Dear Captain Jenner,

I take this, the earliest opportunity after the Coronation holidays, of thanking you on behalf of our firm for the splendid efforts you made in preventing the spreading of the fire at our premises. It was due in a great measure to the fact that both your No. 1 and No. 2 companies have apparently been in the habit of fighting fires at Varnish Factories that no greater loss occurred, and that you were able to limit the fire to the building in which the fire originally broke out.

We must certainly compliment you on having a most efficient staff under your control. We think that the Insurance Companies who carry our insurance have much to thank you for, as had it not been for the efforts of your Brigades, the remaining building of the block which contained a gum stock of £4,000 to £5,000, and about 60,000 gallons varnish, would most certainly have caught fire and nothing then would have saved them.

We therefore beg you to convey on our behalf our thanks to your fire committee and to each individual member of your brigades, for their efforts in putting out the fire last Wednesday.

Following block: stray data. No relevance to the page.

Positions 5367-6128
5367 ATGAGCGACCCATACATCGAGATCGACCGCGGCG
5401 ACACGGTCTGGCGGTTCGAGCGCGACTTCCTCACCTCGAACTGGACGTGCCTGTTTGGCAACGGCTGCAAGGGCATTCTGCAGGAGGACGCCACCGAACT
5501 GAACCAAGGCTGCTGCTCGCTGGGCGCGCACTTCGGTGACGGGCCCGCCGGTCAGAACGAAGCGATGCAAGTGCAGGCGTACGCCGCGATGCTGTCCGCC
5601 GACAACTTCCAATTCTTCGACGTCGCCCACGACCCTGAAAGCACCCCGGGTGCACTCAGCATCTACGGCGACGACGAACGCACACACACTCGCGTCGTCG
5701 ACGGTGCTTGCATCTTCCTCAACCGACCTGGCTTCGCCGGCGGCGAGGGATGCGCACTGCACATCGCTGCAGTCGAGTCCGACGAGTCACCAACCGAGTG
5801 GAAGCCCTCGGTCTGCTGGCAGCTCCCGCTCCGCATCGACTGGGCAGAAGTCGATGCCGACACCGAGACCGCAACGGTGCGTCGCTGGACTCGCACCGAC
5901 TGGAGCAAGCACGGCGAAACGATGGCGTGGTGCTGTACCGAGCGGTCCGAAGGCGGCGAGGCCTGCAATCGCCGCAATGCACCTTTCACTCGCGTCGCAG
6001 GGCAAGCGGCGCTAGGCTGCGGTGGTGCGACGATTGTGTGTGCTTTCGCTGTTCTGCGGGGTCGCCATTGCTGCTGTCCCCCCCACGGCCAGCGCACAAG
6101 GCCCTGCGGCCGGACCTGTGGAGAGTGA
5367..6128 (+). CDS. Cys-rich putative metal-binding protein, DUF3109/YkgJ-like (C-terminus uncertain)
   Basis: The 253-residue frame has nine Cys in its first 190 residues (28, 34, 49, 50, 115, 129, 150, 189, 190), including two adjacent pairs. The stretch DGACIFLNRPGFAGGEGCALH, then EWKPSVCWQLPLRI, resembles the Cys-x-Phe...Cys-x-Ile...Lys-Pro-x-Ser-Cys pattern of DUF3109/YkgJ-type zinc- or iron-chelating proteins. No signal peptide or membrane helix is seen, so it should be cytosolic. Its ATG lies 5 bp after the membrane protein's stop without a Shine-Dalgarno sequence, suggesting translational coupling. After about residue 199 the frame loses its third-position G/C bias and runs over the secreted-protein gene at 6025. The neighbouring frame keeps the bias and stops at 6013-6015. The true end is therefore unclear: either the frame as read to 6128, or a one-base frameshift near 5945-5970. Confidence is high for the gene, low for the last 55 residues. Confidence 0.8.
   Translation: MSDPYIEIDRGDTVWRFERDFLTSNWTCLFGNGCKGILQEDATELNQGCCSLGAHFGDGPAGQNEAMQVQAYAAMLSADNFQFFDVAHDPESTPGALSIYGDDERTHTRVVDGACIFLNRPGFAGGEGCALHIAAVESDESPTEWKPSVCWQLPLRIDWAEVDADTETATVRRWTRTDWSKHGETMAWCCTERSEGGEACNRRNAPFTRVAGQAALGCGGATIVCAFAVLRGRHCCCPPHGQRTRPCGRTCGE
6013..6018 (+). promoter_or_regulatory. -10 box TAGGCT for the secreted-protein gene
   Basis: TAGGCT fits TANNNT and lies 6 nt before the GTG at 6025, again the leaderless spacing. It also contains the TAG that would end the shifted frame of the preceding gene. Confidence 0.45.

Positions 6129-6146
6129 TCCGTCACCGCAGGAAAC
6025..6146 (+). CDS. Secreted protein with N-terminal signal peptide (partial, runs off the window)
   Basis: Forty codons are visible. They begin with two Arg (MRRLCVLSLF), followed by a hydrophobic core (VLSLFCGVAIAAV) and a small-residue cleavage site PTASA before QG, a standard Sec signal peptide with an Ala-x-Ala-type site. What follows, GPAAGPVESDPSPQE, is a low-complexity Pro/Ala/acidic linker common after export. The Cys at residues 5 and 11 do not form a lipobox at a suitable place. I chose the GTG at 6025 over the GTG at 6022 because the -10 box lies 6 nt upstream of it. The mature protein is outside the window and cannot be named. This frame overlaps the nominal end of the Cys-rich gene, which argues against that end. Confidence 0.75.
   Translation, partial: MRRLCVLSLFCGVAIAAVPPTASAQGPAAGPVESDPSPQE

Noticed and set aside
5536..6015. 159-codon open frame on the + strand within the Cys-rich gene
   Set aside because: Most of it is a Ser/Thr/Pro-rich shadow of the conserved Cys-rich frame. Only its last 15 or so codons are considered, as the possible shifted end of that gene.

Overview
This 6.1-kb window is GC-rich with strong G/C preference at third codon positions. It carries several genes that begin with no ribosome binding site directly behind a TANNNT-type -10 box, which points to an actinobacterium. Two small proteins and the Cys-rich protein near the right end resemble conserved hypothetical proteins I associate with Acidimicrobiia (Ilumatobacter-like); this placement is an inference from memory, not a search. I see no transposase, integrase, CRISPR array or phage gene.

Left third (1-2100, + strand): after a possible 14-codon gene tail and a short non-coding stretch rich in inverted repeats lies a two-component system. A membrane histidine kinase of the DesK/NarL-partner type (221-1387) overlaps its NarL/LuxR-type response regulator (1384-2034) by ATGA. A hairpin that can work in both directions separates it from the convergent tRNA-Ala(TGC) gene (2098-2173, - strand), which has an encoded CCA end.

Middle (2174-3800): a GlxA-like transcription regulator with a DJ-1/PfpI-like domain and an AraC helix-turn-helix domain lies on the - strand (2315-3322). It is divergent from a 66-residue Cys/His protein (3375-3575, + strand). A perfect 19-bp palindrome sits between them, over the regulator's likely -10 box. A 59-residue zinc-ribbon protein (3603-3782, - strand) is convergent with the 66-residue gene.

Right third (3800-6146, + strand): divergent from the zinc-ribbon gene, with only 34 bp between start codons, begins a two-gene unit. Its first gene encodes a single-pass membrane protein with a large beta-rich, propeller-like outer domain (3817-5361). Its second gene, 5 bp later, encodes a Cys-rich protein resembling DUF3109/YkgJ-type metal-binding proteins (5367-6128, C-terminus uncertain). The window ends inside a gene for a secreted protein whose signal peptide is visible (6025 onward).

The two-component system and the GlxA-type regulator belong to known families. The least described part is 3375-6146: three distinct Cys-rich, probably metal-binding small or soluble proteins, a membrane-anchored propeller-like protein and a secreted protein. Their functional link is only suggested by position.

Faithfully yours,

W. T. Bigsby & Son,
per J. A. Bigsby

Details of the fire were reported in the Croydon Guardian and Surrey County Gazette – Saturday 24 June 1911:

MITCHAM VARNISH WORKS ABLAZE.
Workman Burnt to Death.

A fire with fatal results broke out at W. T. Bigsby Sons’ varnish works, Morden-road, Mitcham, on Wednesday afternoon. At about 1.30 a man named Ebenezer Symes, aged 49, years, who had worked at Bigsby’s 30 years, was pouring oil into one the varnish vats, to prevent boiling over, when the varnish overflowed upon him, setting his clothes in flames. Some comrades hastened to his assistance, and attempted to extinguish the flames by means of hand pumps.

Meanwhile the building had caught on fire, and alarms had been raised. The Fire Brigades of Mitcham, Morden, Merton, Carshalton, Sutton, and Wallington were all in attendance, but the building was practically gutted, the damage exceeding £2,000.

Symes, who was horribly burnt, was at first thought be dead, but he was, in fact, alive, and was conveyed to the Croydon Hospital. Here, the unfortunate man passed away on Thursday morning.


Minutes of meetings held by the Mitcham Borough Council are available on request from the Merton Heritage and Local Studies Centre at Morden Library.